Are neurologists one trick ponies? Is l-dopa their only trick?

Here’s why I’m asking…

I’m 56. I’ve had PD for 13 years now. Over the years as it’s progressed, my neurologists solution to all of my Parkinson’s issues has been l-dopa.

Tremors getting worse? Take more l-dopa.

Can’t sleep at night? Take more l-dopa.

Intense muscle pain? Take more l-dopa.

I’ve been on 2,400 mg of l-dopa a day. Plus 600 mg of cabidopa a day.

For the last couple of years my PD nurses have been saying “That’s a helluva high dose.”

Until about 3 months ago, my neurologists response was “What do they know? If you need it you need it.”

But then I started to have painful pins and needles and electric shocks in my feet. At first my neurologist ignored this. So I went to my GP. She ordered basic blood tests. Nothing found. She orders more detailed tests.

Suddenly my neurologist steps in and takes over. Long story short it’s peripheral neuropathy.

And here’s the kicker… The peripheral neuropathy is caused by in the l-dopa!

What does my neurologist do? Phones me and tells me to cut the l-dopa down and take it less frequently. I’ve crunched the numbers and he’s looking to cut my l-dopa by over half!

I reduced by l-dopa for about 4 days a few days ago. It was a living hell. Muscle pain like you won’t believe. Can’t stand, sit, or lie for more than five minutes. Sit…. stand… sit… stand… lie… sit… stand… It goes on and on and on.

And the l-dopa was failing more often.

I couldn’t take it any longer and returned to my old dose.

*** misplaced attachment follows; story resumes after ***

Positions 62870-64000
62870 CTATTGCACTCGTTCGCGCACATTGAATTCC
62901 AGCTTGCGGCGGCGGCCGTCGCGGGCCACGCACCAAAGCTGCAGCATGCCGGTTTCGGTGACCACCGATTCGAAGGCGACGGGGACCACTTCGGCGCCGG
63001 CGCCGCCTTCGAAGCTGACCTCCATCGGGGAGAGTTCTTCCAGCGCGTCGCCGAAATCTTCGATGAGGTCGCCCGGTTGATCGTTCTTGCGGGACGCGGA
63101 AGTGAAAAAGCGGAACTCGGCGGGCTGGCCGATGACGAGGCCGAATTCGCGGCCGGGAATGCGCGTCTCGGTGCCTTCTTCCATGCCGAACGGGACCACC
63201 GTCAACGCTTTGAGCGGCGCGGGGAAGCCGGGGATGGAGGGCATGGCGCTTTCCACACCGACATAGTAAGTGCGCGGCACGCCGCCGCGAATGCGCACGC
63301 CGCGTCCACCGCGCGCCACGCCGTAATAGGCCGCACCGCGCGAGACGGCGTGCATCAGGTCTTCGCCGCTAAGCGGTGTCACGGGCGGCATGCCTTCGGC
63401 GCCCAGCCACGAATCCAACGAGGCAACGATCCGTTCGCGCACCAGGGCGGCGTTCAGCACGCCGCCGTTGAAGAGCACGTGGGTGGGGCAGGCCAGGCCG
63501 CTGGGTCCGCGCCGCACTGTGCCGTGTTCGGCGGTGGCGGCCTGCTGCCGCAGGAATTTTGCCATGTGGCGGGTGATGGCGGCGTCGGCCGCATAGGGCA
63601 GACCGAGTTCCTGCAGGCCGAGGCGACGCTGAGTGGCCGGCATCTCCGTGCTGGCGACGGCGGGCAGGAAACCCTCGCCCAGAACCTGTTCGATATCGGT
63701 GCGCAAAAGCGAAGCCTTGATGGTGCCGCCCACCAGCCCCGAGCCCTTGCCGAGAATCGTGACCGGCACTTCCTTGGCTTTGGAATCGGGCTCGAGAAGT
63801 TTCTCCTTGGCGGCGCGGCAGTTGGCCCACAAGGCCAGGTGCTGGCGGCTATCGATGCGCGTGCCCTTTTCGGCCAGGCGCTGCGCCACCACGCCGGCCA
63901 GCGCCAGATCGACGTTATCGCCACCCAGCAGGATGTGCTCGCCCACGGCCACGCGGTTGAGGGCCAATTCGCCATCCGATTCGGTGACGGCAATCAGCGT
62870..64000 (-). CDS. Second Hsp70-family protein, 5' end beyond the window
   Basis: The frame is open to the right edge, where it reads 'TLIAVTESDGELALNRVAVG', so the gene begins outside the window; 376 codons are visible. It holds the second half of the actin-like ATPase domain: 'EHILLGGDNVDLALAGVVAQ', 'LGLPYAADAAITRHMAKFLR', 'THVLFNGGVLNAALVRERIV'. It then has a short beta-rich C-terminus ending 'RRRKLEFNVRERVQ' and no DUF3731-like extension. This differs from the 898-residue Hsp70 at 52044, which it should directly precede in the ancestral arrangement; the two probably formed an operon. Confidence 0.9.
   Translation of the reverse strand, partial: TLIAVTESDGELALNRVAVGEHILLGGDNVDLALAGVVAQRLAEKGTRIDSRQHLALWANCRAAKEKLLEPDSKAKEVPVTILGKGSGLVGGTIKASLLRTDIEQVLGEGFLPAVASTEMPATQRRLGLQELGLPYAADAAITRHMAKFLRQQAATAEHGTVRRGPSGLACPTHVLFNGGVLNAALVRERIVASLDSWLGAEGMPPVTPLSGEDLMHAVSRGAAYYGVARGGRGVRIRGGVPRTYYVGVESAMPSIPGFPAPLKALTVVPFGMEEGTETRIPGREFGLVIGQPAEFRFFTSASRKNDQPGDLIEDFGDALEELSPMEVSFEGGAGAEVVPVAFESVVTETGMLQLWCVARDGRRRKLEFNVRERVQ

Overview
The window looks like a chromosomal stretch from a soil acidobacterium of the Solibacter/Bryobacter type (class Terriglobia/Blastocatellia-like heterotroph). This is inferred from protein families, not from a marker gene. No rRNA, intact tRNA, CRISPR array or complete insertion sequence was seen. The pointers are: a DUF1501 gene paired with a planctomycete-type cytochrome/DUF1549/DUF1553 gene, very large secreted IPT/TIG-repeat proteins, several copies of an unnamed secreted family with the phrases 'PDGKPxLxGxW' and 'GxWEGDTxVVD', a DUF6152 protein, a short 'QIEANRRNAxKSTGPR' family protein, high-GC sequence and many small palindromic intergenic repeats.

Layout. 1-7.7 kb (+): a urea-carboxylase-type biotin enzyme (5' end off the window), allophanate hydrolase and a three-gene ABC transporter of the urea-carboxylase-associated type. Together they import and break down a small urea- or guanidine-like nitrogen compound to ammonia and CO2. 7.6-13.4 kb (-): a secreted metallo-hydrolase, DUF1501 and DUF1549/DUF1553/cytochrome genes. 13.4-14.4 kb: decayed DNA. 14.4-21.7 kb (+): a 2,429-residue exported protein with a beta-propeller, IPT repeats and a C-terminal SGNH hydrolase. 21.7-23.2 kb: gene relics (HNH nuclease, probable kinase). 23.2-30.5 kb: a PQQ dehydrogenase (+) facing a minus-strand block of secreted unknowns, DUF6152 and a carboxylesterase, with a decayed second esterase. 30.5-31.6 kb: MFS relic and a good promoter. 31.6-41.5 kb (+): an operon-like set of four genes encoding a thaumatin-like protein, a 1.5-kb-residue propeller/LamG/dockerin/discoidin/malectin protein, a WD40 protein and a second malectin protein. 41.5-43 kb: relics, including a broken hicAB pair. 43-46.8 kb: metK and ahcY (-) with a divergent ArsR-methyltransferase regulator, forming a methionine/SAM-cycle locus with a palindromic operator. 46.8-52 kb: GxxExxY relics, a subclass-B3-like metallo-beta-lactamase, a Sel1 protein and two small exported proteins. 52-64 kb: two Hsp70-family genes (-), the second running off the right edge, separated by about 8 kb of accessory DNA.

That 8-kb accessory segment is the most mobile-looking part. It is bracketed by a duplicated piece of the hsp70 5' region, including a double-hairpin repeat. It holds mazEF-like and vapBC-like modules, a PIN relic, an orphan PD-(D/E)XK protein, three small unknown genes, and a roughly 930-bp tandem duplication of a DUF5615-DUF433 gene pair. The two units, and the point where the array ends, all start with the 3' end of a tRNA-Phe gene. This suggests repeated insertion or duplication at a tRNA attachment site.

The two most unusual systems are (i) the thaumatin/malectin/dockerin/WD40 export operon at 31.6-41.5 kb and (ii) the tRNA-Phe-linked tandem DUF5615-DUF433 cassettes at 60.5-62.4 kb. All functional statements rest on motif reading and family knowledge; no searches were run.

Now, at the same time as all this, I’ve been jumping through hoops to see if I’m suitable for DBS.

The next hoop is the 12-hour dopamine challenge. At midnight on the day of the challenge, I’ve to stop all l-dopa at midnight. But the challenge doesn’t start until 9:30am at the hospital.

I’ve got to make it through the night with little sleep, intense muscle pain, and a two hour car journey before the test begins. And then I’ve got another 12 hours of the same thing in the hospital.

After the four days of hell with slashing my l-dopa in half, I was worried about how I’d cope on the day of the 12-hour challenge with absolutely no l-dopa.

I emailed the hospital where I’m taking the challenge. I told them about my concerns and asked basic questions about the day.

In a one paragraph response I was told “This is the most important (and essential test) for determining whether a patient is suitable for DBS” and “We recognise that this can be challenging for patients.”

That was it. No suggestions. No alternative medications to ease the pain.

In fact, the only time I was given any pain relief was when the muscle pain was so bad my right leg couldn’t support me and I end up in A&E.

Has anybody else had a similar experience? Is l-dopa the neurologists only option? Or have you been offered alternative medicines for muscle pain, etc?



1 Like

You’ve had a rough time. That is a phenomenal amount of levadopa. I have been taking it for 30 years and in a 24 hour period I take 450 mg of levadopa in the form of sinemet. To help my muscles stay relaxed I take tramadol at a low dose. However, no neurologist would prescribe it for me, but thankfully my GP is happy to. She says I know my body and I feel so much better all round on a small dose daily. I stumbled across this when taking tramadol in larger amount for a back injury. I felt I needed less l-dopa! Amitriptyline given as an anti-depressant, also assists with pain and aids sleep. I have also read about a PD patient taking Gabapentin, again for something else, but helping a lot with PD pain and rigiidity. There are also muscle relaxants. You need to take the lead in all this and don’t be rushed. Reducing meds should be done slowly, ideally and will take it’s toll. I understand you need levadopa reduced quickly though. I wouldn’t hastily go for DBS right now, given your awful experience. Perhaps get a second opinion from a neurologist and talk more with your PD nurse and GP.

1 Like